Celebrating Black Architects
Earlier this year, Sweet Blackberry shared the barriers African Americans had to cross to receive an adequate education. But once, that education was received, there were still rules in place barring Black people from jobs regardless of their talent. Architecture was one of those professions.
Still today, African American architects make up only 2% of all licensed architects in the U.S. African American women make up 0.3%. This month, Sweet Blackberry would like to celebrate these pioneers by highlighting their achievements. You may also read more about the impact racism has, and continues to have, on this profession here
Norma Sklarek overcame racism and sexism to become the first Black woman member of the American Institute of Architects (AIA) in 1959, the first licensed Black woman architect in California in 1962 and the first Black woman fellow of AIA in 1980. Her career highlights include the Pacific Design Center and the U.S. Embassy in Tokyo.
John Chase was one of the first two African Americans to enroll in the University of Texas at Austin architecture program. He went on to become the first Black architect to be licensed in Texas. Some of his most well-known projects include Riverside National Bank - the first Black-owned banking institution in the state of Texas, the U.S. Embassy in Tunisia and the MLK Jr. School of Humanities at Texas Southern University. Chase co-founded the National Organization of Minority Architects (NOMA) in 1971.
Paul Williams designed over 2,000 homes in his more than 50-year career including designing homes of Lucille Ball and Frank Sinatra. He played a major role in shaping Southern California's signature architectural style and was a part of the LAX Theme Building planning and design team. Williams became the first Black member of AIA and was posthumously awarded the AIA Gold Medal.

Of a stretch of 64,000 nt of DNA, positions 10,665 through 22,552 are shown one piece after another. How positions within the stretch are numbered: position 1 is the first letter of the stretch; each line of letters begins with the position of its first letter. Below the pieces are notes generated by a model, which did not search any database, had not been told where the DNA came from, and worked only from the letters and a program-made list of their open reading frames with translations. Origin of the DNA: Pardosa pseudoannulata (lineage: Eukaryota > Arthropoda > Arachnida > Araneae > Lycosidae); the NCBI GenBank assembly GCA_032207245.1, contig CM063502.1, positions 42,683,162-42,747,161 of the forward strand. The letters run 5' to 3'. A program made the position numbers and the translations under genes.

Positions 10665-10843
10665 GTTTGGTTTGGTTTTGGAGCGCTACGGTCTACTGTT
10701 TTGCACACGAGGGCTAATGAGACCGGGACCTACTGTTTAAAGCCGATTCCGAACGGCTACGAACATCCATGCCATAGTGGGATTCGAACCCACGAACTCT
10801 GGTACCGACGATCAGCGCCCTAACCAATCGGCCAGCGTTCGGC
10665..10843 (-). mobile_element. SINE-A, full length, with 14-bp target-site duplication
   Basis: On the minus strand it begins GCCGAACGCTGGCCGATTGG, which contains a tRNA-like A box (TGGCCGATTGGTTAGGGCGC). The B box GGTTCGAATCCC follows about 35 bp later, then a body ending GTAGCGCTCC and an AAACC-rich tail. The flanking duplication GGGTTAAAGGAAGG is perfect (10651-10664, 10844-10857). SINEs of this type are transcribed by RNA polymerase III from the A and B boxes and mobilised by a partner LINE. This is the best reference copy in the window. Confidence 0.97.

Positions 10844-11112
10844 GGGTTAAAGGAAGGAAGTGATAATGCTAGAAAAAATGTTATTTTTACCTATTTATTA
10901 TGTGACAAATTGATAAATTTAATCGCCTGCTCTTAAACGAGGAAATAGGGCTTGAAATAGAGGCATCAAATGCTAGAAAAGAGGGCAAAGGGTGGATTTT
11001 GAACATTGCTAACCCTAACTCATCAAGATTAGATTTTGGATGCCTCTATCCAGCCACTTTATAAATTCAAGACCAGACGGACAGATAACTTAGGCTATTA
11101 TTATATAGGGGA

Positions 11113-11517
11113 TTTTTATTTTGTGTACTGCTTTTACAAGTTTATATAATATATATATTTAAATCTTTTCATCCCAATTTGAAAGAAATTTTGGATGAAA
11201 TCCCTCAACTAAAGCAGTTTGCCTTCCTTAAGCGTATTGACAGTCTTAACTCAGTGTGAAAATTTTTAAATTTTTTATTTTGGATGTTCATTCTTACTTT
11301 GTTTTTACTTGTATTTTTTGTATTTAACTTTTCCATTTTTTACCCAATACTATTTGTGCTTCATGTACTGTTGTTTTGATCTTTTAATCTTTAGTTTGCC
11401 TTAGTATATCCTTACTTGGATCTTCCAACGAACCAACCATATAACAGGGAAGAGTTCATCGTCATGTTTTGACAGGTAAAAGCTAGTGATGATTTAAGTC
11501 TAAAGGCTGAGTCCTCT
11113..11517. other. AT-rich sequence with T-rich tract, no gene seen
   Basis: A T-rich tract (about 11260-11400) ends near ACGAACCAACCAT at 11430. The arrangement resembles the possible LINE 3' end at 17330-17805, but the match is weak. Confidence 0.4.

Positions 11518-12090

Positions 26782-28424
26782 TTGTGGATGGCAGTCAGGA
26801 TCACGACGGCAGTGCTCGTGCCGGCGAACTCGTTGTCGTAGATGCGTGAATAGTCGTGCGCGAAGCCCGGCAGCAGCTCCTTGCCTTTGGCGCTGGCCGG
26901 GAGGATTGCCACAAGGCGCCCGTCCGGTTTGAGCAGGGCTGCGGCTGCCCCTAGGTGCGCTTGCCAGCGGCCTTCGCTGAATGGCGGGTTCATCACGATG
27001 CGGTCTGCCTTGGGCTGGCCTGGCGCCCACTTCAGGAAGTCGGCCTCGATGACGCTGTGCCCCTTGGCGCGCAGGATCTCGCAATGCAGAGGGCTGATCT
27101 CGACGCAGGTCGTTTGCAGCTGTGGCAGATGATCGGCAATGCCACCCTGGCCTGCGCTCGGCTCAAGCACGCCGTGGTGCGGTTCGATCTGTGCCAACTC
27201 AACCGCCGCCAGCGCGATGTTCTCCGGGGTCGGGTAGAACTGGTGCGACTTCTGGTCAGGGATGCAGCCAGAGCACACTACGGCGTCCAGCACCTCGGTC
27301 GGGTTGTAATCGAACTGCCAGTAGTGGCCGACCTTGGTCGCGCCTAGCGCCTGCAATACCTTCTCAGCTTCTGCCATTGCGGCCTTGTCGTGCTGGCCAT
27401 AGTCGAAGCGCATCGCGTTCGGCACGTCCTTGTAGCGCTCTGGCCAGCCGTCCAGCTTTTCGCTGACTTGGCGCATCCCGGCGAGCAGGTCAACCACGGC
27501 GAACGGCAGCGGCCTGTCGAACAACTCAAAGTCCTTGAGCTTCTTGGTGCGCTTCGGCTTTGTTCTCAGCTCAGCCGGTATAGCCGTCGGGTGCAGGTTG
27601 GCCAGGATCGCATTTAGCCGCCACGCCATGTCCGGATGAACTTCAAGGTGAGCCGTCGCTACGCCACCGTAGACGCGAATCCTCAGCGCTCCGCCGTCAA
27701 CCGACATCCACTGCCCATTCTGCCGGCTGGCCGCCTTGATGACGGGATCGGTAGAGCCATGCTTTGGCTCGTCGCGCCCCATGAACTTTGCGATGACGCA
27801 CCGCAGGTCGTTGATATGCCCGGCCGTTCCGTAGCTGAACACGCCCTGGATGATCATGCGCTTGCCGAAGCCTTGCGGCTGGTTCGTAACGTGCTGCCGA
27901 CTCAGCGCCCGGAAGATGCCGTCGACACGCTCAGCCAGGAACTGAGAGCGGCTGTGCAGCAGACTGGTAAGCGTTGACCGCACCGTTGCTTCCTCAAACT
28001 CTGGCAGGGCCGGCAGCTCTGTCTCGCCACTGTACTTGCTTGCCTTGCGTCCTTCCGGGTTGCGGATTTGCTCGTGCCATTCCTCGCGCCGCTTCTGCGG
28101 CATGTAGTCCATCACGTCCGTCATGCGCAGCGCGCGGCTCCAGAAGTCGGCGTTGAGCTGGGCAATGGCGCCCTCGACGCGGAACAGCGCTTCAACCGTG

Robert Taylor was the first academically trained Black architect and first Black graduate of MIT. He also lead the industrial program and campus expansion of Tuskegee Institute and the home of friend Booker T. Washington.
John Mountoussamy designed the headquarters for Ebony and Jet magazines. Today, it remains the only downtown Chicago tower designed by an African American.
Moses McKissack III is a part of the nation's first Black-owned architecture firm. Most recently, the firm is known for its design and construction management of the National Museum of African American History and Culture, designed by British architect David Adjaye.
Walter Bailey was the first African American graduate of the University of Illinois at Urbana-Champaign and went on to become the first licensed African American architect in the state. Bailey's last major project was the now-landmarked First Church of Deliverance in Chicago.
Vertner Tandy was the first Black architect registered in New York state, where his landmarked structures include the 1910 St. Philip's Episcopal Church in Harlem. He also designed 1918 Villa Lewaro for self-made millionaire Madam C.J. Walker. Tandy was also a founding member of the oldest Black fraternity, Alpha Phi Alpha.